Electronic Design
Drive-By-Wire Is Here To Stay

Drive-By-Wire Is Here To Stay

My colleague Bill Wong makes some good points in his article, Electric Cars May Be Simpler, But Will They Be Safer? But as Electronic Design’s Power and Analog guy and a new Prius owner, I feel compelled to add a few thoughts of my own. They’re along the lines of “Get used to it,” because drive-by-wire is too important to assembly and logistics economies in the global automotive industry to go away.

By way of explanation, Bill’s comments about aircraft, notably the Airbus airliners, and fly-by-wire take me back a few decades to when I was fresh out of school and contributing in a very minor way to a number of C5A flight-control programs at what was then Garrett-AiResearch. That was where I started to pick up on the roots of this technology.

This wasn’t through the C5A, which was hydro-mechanical, but through another engineer, a Swiss named Jean-François Didisheim, who became my primary flight instructor when I got my private pilot’s license. At Garrett, Jean-François was involved in moving the company from its customary clockwork air-data computers to designs that would be more space-age. (When we first met, he was trying to emulate the functionality of a Systron-Donner analog computer on a digital machine, an IBM 1130 running GOTRAN, if memory serves.)

When contracts got tight in the aerospace industry in 1969, and Jean-François’ project was cut back, he moved his talents to John Conroy’s Aero Spacelines International in Santa Barbara. Aero Spacelines is best known for a series of conversions of obsolete transport aircraft into bulbous supercarriers with various “guppy” monikers, after Conroy’s original “Pregnant Guppy” Boeing Stratocruiser conversion. (For more, see http://en.wikipedia.org/wiki/Aero_Spacelines_Pregnant_Guppy.)

The guppy fleet made money for Conroy by ferrying NASA rocket assemblies from hither to yon, but that wasn’t what Jean-François was involved with. Those were the days of the great supersonic transport (SST) competition between the U.S. (Boeing’s 2707), the Soviet Union (Tupolev-144), and the French/British Aerospatiale-BAC consortium (Concorde). Conroy’s role was to work with Boeing on a flying flight-simulator for Boeing. Jean-François was involved in that project, which is how I know about it.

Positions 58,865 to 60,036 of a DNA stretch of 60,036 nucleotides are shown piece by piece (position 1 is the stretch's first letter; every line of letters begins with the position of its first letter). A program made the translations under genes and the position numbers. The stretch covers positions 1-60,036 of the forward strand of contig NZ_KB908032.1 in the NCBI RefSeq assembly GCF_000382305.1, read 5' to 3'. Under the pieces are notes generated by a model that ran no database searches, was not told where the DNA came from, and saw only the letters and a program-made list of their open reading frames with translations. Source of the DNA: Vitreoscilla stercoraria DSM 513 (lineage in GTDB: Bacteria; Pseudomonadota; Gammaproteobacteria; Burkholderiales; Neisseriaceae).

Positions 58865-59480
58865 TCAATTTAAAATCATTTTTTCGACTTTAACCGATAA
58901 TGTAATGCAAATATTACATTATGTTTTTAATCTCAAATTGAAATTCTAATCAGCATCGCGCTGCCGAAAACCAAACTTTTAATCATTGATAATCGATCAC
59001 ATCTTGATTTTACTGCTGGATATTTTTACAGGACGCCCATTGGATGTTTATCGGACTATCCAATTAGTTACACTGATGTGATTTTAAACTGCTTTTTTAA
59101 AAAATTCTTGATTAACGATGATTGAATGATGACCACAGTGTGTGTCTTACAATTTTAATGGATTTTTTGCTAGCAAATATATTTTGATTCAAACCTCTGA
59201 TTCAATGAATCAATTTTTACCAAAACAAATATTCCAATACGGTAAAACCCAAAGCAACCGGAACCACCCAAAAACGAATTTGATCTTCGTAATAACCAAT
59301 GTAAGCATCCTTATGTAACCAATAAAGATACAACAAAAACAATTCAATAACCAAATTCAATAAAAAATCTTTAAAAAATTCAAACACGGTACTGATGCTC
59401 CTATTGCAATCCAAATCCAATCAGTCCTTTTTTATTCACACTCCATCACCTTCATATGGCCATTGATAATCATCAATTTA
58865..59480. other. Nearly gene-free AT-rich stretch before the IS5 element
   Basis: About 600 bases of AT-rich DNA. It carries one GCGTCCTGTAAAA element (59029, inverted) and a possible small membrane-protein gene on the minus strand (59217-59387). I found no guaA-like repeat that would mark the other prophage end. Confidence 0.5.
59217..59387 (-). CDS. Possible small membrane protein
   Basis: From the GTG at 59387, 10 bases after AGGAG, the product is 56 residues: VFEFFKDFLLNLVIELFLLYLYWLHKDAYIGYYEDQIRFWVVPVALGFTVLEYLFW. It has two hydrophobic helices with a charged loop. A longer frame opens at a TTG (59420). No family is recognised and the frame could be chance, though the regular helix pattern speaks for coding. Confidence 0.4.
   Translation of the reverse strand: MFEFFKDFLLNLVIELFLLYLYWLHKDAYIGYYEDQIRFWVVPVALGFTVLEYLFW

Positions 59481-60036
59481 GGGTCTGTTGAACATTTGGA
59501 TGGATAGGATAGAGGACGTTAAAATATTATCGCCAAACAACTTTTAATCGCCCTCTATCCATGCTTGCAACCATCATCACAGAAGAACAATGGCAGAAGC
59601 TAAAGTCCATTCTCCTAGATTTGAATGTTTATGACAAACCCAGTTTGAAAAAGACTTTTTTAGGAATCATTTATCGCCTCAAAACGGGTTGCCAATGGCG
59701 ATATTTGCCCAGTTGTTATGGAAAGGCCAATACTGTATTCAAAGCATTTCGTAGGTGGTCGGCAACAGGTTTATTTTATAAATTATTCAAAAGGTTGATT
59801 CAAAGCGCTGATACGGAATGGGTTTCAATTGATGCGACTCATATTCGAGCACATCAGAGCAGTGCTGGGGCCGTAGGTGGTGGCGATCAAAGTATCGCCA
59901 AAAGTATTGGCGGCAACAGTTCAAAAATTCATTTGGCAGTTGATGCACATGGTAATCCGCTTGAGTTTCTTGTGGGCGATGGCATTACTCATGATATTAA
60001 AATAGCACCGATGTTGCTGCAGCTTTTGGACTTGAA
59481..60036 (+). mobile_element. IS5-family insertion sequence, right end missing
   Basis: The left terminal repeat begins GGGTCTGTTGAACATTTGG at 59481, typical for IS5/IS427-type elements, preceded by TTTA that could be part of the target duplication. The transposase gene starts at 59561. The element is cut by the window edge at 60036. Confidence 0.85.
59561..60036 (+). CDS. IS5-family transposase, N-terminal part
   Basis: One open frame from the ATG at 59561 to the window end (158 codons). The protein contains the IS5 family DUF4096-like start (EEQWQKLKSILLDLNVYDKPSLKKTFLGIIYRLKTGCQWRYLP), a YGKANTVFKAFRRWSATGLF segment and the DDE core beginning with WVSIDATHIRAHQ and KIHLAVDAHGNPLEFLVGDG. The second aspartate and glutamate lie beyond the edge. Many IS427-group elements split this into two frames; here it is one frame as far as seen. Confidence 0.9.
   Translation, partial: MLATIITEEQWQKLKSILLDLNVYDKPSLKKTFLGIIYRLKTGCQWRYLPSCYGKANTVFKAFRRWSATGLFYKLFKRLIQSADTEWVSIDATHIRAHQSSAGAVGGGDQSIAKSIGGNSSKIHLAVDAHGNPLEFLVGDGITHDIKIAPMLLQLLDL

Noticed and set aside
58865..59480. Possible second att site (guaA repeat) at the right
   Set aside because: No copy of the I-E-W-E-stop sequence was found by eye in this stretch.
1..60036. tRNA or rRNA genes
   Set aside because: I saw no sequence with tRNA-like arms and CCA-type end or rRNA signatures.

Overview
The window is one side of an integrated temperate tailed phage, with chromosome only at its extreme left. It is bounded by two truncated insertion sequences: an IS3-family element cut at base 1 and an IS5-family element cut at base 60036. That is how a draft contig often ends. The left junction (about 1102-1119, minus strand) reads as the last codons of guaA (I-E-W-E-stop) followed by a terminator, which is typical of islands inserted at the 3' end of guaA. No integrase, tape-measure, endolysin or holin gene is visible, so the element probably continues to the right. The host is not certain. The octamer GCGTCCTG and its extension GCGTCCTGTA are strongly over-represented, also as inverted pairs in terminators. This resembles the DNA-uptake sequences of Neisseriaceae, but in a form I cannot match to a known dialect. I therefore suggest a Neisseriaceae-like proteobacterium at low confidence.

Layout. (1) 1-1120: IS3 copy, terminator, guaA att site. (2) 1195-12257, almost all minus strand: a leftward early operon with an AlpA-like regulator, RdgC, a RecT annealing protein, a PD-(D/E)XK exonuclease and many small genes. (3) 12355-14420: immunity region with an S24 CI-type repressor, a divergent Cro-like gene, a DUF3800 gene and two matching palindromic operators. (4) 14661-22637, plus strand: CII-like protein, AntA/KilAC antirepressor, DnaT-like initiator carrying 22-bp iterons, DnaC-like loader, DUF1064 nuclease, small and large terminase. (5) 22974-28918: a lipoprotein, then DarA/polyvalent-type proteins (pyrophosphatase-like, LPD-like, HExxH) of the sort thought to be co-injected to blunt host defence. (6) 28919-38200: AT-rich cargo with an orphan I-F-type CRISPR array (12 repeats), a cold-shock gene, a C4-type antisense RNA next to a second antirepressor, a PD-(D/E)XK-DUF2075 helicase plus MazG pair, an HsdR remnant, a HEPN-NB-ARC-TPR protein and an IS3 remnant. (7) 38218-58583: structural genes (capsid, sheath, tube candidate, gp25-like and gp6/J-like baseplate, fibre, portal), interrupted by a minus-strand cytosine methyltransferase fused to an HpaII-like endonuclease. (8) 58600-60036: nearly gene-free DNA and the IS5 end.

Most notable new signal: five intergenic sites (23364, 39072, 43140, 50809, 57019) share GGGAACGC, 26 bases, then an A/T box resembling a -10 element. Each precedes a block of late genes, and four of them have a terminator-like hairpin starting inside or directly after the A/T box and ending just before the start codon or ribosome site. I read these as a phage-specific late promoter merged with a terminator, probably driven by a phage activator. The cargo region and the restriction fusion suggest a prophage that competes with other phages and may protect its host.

The point of the Conroy exercise was that while it was possible to simulate the supersonic flight regime of a globe-girdling flight, the approach and landing regimes needed a real flying platform for simulation and for pilot training. Conroy built another modification of an existing transport aircraft, this time with an SST-cockpit mockup, including gauges that read out in Mach numbers, just like the potential future SST. Jean-François’ part was fly-by-wire controls that would make the flying simulator feel like an SST to the pilots on approach and landing.

As it happened, nobody actually trained in that aircraft. Boeing abandoned the 2707, and the Concorde and Tupolev-144 were the only SSTs that ever flew. Jean-François went home to Switzerland, where he spent the rest of his career involved in cockpit design for Swissair. But Conroy’s approach—make one plane feel like a different plane by controlling its dynamic response to control inputs—eventually came to fruition in the Airbus 300-series planes, which all use fly-by-wire to provide a common “feel” to their pilots. The point of that is to allow airlines to transfer pilots between routes with minimal retraining, regardless of the size of the Airbus plane used on the route. It’s as much a cost-saving value proposition as it is a technological one.

That economic pitch works in the automobile business, too. Car makers are simply a few decades behind. To understand the advantages of drive-by-wire, take power steering. Drive-by-wire permits a car maker to use a single power-steering unit for its entire fleet, regardless of steering geometries and weights. Instead of mechanically tuning the steering response, it’s all done in software. (I’ll concede the objection that flaws in software are harder to spot than voids in a casting, if you’ll concede the economic advantage. I also have to ask: what if the Corvair flaw could have been fixed with a simple software patch? Guess who’d have been the 43rd president.)

The economics of drive-by-wire go beyond inventory management. A few weeks ago, I did a story about a test drive of Ford’s Transit Connect plug-in electric urban delivery van. The Transit Connect is a plug-in electric vehicle (PEV) version of a gas-powered Euro-van that Ford has been importing into North America for several years. One of the points the Ford representative made during the drive was that the whole driving experience of the PEV had been tailored in software to match the driving experience for the gasoline-engined van.

The objective of that was to entice fleet managers to become early adopters of at least a few of the vehicles to start with, because they could be certain that their delivery drivers could transition from one power platform to the other with no fuss. That’s the same concept that Airbus uses to sell fleets of jetliners, and the economic driver that supports it goes back many years—to John Conroy and my friend Jean-François.

TAGS: Automotive
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